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Climate activists celebrate “historic” judgement

03.04.2020 – Marc Lettau

January saw the acquittal of 12 climate activists at Renens district court (canton of Vaud). The activists stormed a Lausanne branch of banking giant Credit Suisse (CS) in November 2018. Wearing whites and wigs, the group staged a mock tennis match inside the branch to highlight CS’s “hypocrisy” in using Roger Federer’s squeaky-clean image for their advertising campaign while investing in environmentally damaging fossil fuels.

In court, the judge rejected CS’s charge of trespass, concluding that the activists had been acting on grounds of “justifiable emergency”. He said that their behaviour had been “necessary and appropriate” in view of the impending climate catastrophe, and that there had been no other way for them to elicit a reaction from the bank. The activists’ lawyers called it a “historic verdict in Swiss case law”.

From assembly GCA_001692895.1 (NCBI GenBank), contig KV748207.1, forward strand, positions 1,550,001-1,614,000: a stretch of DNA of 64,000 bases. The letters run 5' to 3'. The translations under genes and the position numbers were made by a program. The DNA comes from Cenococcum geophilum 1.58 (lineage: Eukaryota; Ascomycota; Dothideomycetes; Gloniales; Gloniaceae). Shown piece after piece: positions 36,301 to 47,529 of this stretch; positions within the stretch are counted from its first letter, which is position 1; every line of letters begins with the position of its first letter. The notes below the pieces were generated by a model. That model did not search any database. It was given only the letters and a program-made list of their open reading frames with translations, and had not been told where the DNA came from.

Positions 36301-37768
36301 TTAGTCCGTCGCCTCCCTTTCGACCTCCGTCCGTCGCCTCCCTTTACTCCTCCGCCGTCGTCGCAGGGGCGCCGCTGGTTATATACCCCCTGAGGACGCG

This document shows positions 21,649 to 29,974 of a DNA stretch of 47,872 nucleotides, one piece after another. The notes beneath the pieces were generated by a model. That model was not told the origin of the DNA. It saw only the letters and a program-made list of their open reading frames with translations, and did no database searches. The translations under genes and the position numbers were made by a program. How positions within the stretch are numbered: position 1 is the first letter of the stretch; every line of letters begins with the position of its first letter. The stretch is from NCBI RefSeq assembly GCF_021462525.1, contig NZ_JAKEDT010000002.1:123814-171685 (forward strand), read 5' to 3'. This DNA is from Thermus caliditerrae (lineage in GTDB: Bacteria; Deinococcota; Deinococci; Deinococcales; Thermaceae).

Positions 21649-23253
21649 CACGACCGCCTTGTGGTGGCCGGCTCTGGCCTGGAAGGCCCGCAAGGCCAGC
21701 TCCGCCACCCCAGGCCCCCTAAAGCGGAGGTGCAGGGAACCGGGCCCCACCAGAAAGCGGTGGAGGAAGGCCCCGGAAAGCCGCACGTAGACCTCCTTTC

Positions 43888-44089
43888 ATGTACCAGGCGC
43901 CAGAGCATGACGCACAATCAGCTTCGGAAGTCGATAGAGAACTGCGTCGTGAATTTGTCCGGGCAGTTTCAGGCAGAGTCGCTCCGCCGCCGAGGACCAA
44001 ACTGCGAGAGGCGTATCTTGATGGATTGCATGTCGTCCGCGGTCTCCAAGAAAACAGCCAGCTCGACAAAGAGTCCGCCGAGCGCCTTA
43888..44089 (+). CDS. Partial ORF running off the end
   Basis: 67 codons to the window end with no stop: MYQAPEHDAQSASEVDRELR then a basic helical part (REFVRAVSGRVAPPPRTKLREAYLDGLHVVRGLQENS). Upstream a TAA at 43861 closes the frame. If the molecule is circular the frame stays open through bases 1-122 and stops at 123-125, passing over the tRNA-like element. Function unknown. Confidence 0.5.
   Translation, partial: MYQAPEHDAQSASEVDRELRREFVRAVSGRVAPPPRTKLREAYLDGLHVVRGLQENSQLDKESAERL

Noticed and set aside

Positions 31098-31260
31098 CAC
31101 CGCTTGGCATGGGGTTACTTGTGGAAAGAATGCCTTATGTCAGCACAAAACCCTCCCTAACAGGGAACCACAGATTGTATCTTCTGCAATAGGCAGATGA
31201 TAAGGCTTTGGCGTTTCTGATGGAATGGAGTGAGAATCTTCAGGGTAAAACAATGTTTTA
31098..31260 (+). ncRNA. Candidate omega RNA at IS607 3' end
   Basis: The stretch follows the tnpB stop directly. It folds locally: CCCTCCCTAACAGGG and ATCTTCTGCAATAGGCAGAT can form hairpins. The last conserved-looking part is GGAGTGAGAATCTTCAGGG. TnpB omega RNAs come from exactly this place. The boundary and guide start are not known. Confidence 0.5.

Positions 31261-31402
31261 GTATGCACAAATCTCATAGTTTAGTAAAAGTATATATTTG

Large bank Credit Suisse in turmoil

Swiss large bank Credit Suisse (CS) has been rocked by boardroom turmoil. CEO Tidjane Thiam resigned on 14 Feb-ruary 2020 after Swiss media reports had revealed that CS had spied on its own senior executives. Thiam said that he had been unaware of the surveillance.

The “father of the solar sail” dies

Johannes Geis, the University of Berne physics professor who developed an experimental device designed to collect solar wind on the moon (see “Swiss Review” 3/2019), has died. Geis’s foil contraption was used on the first success-ful moon landing. The “spiritual father of the solar wind sail” passed away at the end of January aged 93. Through his research efforts, Professor Geis helped to bring international renown to Swiss space science. He also played a significant role in the European Space Agency scientific programme.

President of the Swiss Confederation meets Holocaust survivors

Ahead of the 75th anniversary of the liberation of the Auschwitz-Birkenau concentration and extermination camp, President of the Swiss Confederation Simonetta Sommaruga (see also Sommaruga finds her calling) met Holocaust survivors who live in Switzerland. President Sommaruga also invited history students to this meeting, remarking that one of the aims of doing so was to ensure that this “dark chapter in Swiss history” was never forgotten.

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